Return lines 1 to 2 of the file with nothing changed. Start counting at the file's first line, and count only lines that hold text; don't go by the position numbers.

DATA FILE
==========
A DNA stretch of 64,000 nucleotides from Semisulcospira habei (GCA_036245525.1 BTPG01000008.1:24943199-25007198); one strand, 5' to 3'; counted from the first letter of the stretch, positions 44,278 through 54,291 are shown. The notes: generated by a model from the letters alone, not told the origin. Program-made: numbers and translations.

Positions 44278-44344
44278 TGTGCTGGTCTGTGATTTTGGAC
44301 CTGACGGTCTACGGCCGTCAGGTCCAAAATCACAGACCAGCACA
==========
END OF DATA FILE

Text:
A DNA stretch of 64,000 nucleotides from Semisulcospira habei (GCA_036245525.1 BTPG01000008.1:24943199-25007198); one strand, 5' to 3'; counted from the first letter of the stretch, positions 44,278 through 54,291 are shown. The notes: generated by a model from the letters alone, not told the origin. Program-made: numbers and translations.

Positions 44278-44344